Yeezus is a better album than My Beautiful Dark Twisted Fantasy. Damn is better than Good Kid, M.A.A.D. City. Neither are classics (yet). Young Thug may well be the best rapper alive, but he hasn’t made a classic (yet). While I find Yeezus, Damn, and Thugger unimpeachable, their classic status is moot, simply because not enough people agree with me. A classic album is a classic when (almost) everyone decides, together, that it is. Proclaiming a classic on your own is like calling yourself the king of the world—all it will get you is weird looks on the subway.

    If an album means that much to you, don’t worry about declaring it a classic. Just live with the knowledge that it’s your favorite. That means more.

    Kanye West, My Beautiful Dark Twisted Fantasy
    Kendrick Lamar, Good Kid, M.A.A.D. City
    Kendrick Lamar, To Pimp a Butterfly


  • Nora-Grayce Orosz

    When it comes down to it, every interpretation of music is subjective. Even the act of delineating a body of work as a “classic” can have different parameters for each person. Maybe a classic has to do big numbers and chart for a million consecutive weeks. Maybe a classic has to push the boundaries of artistry and floor listeners and take ~edgy~ experimental risks. Maybe a classic just has to have fire production and lyrical mastery. These are all valid factors to consider, and are often what leads to the passionate debates that are at the core of hip-hop culture.

    Personally, I think the two most important factors to ponder when debating a classic are: First,how the album makes you feel, and second, its lasting influence on the landscape of music. If you find yourself coming back to an album year after year, well after the initial novelty has faded, that’s a sure indicator of a classic. If you’re sitting on the train on the way to your 9-5 bumping an album and it transports you to a different setting, era or mood, then to you, it’s a classic. Personal preference is an absolutely valid element in defining a classic.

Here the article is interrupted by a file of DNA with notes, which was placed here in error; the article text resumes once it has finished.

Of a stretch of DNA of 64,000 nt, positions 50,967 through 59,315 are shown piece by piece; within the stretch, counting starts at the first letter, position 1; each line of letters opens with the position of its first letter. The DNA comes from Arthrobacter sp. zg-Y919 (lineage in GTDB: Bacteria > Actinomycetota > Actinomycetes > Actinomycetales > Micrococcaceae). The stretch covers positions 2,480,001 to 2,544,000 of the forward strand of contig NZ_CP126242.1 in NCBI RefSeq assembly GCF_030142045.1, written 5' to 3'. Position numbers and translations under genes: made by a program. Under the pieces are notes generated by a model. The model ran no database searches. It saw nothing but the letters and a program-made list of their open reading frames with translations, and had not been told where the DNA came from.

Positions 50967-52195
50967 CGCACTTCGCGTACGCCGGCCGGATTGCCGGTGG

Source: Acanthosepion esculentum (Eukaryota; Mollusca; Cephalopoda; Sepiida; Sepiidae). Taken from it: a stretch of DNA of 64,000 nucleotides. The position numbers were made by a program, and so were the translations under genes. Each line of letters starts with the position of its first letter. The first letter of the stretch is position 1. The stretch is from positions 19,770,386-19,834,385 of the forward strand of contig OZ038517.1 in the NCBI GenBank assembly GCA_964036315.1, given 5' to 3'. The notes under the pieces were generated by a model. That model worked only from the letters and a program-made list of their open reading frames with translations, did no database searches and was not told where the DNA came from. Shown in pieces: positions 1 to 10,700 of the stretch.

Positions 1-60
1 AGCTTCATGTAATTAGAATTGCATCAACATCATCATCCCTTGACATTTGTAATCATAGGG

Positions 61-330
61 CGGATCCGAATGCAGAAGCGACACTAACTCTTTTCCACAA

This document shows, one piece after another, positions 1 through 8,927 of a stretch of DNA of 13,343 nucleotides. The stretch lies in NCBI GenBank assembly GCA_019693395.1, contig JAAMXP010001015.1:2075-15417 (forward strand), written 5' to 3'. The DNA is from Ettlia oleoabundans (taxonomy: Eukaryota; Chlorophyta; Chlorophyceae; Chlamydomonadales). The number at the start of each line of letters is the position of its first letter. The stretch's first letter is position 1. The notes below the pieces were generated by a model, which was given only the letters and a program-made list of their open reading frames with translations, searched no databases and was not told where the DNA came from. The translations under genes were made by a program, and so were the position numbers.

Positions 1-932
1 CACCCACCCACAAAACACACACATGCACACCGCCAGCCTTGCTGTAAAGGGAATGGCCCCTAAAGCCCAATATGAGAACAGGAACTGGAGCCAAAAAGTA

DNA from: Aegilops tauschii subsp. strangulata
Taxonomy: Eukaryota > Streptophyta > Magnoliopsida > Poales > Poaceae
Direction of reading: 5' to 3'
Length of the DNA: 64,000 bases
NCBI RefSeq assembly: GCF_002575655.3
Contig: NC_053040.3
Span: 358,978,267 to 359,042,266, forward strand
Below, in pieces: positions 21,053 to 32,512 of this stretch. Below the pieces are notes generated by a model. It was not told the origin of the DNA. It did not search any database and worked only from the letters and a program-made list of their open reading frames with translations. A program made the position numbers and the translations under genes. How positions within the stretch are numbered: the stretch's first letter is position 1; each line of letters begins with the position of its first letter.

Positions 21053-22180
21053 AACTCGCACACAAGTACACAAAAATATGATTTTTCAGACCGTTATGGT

Alternatively, if an album comes along and makes waves, and subsequent projects in the genre start mimicking that wave, it’s likely a classic. This breed of classics are the albums new artists cite as their inspiration for the debuts they've been preparing for their entire lives. That kind of classic are the magnum opuses of the genre, they are the pioneers of a unique sound.

    Kendrick Lamar, Good Kid, M.A.A.D City
    ASAP Rocky, LONG.LIVE.ASAP
    Chance the Rapper, Coloring Book


  • Alex Gale